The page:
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August 2023 Carbon Capture Update: Nutrien Pauses Blue Ammonia Plant in Louisiana

In recent years, ammonia producers have proposed dozens of new CCUS projects, with many concentrated along the U.S. Gulf Coast. Some of these operators aim to earn a premium for “blue ammonia” products, which have a lower carbon intensity than traditional ammonia produced without CCUS. However, one prominent project was placed on hold in August due to rising CapEx estimates and uncertainty around the business case for blue ammonia. This CCUS Update highlights similar projects in development and how they may be risked by the same factors.

August 2023 – Major CCUS Updates:

  • Fidelis New Energy announced plans to build a blue hydrogen complex with a hydrogen production capacity of 500 t/d in West Virginia. The project’s first phase currently has an in-service date of 2028, and with each of the four proposed phases expected to cost $2 billion and sequester 2.5 Mt/y of CO2, this is the largest project of its type proposed for the eastern U.S.
  • Along with other partners, Climeworks has received a $12.5 million DOE grant to fund preliminary studies for the Prairie Compass DAC hub in North Dakota. The project will target a 1 Mt/y capacity with storage at Minnkota Power’s already permitted Class VI wells, originally connected with the Project Tundra coal power CCS project. Much larger DOE grants were awarded to Climeworks’ DAC project in Louisiana and Occidental’s second DAC location in Texas. CarbonCapture’s DAC project in Wyoming and several other early-stage projects also received grants, albeit smaller ones.

Spotlight: Risk Factors Differ Across Ammonia Plant CCUS Projects

This month, ammonia and fertilizer producer Nutrien announced that it would be pausing development of a large blue ammonia plant in Louisiana. Management stated that estimated CapEx for the project had risen by 15–20% to a total around $2.4 billion. In addition to the higher costs, management expressed uncertainty over whether a premium market for blue ammonia would materialize. Notably, much of the discussion around blue ammonia is not exclusively focused on supplying fertilizer demand, which is, conventionally, the primary market for ammonia. Instead, companies like Nutrien have expressly cited the potential for blue ammonia to be used as a low-carbon fuel or as a hydrogen carrier. While there has been some interest for importing low-carbon ammonia into Europe and East Asia for those purposes, policy and market incentives for this new type of demand remain speculative. With global prices of standard ammonia currently plunging far below recent highs, a guaranteed premium for blue ammonia has only become more important.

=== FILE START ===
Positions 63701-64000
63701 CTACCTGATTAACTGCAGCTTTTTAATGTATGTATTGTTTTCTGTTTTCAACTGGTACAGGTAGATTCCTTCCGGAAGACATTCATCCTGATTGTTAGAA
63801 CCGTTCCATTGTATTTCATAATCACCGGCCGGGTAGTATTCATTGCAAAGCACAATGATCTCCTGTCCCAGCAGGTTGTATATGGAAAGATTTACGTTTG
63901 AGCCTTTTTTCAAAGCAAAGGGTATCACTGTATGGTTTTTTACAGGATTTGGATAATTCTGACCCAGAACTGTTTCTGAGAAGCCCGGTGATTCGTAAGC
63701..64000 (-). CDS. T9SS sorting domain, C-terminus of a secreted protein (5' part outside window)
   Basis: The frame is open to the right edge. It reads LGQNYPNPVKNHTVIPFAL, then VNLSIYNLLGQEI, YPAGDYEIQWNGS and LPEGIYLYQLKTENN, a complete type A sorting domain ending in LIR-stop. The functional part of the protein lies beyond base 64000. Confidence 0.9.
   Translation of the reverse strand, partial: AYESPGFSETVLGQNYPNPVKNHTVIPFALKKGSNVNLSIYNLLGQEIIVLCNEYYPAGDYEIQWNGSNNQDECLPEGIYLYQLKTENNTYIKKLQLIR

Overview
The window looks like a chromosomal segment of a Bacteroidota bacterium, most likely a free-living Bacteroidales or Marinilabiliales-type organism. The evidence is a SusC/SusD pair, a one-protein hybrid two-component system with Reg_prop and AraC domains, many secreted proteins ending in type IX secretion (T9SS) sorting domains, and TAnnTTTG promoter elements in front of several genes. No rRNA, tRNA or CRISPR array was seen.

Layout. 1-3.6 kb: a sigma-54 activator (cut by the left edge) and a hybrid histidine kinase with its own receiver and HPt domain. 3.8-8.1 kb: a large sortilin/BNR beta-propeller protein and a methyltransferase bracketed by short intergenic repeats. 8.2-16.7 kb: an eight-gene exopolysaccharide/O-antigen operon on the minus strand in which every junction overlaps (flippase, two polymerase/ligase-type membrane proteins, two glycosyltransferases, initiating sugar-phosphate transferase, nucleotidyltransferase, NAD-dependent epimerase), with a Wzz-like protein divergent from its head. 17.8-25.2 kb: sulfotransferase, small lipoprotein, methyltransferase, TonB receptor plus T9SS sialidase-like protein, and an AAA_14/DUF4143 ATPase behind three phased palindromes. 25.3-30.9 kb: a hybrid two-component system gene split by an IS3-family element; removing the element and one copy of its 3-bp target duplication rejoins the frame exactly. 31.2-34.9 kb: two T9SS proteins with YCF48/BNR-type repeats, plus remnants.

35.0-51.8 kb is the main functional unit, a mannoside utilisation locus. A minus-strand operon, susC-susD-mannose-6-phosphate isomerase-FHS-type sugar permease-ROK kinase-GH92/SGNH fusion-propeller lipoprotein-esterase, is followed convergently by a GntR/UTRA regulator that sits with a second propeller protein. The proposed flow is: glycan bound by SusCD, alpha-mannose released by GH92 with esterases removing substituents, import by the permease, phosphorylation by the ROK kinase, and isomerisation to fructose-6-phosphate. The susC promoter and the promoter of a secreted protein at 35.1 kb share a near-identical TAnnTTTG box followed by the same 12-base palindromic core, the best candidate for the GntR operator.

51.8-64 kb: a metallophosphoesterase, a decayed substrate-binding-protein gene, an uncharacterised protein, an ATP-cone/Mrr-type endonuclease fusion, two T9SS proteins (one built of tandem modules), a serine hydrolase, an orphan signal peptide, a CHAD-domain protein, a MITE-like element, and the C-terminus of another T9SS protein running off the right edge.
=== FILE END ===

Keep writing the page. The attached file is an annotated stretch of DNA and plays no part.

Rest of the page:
To justify such a premium, blue ammonia projects have aimed to capture up to 95% of emissions from production. Achieving this will, in most cases, require investment in new facilities with state-of-the-art autothermal reforming (ATR) production units, as would be the case for Nutrien’s new facility. No large-scale ATR facility with carbon capture has yet entered production, though, notably, OCI and Linde have begun construction on a complex in Beaumont, TX of similar size and character to the Nutrien project. The OCI/Linde project is expected to cost $2.8 billion. On the high end, CapEx for Clean Hydrogen Works’ massive Ascension Clean Energy project has been estimated at $7.5 billion. Facilities like this one will be exposed to similar risks as Nutrien described, and their developers may be wary to make FID until emerging demand has solidified.

However, CCUS at ammonia plants is not uniform, and some projects may face smaller risks due to differences in technology. There are two main sources of process emissions from ammonia production, with about 66% of CO2 produced in a syngas stream from which CO2 must be scrubbed prior to ammonia synthesis. With relatively little additional investment, CCUS can divert CO2 from this process toward utilization or permanent storage. In fact, as seen in the chart above, some operational projects are already known to be capturing and utilizing syngas CO2 for urea fertilizer production or enhanced oil recovery (EOR). Certain planned projects will also apply this simpler form of CCUS at a much smaller cost than the multi-billion dollar blue ammonia projects with higher capture rates. For instance, one U.S. project plans to capture an incremental 450,000 t/y of CO2 with an investment of just $60 million. However, because this only reduces production carbon intensity by about half, ammonia produced at this plant may be limited in its ability to garner premiums from blue ammonia markets in the future. Still, BTU Analytics models that revenue from subsidies, like the 45Q tax credit, could be sufficient to make this lower-cost application of CCUS economic, even without a premium market for end-products.

The data used to create this analysis can be accessed by FactSet Workstation subscribers here.

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Nick Jones is an Energy Transition Analyst for BTU Analytics, a FactSet Company. His research areas include carbon management and clean hydrogen industries.

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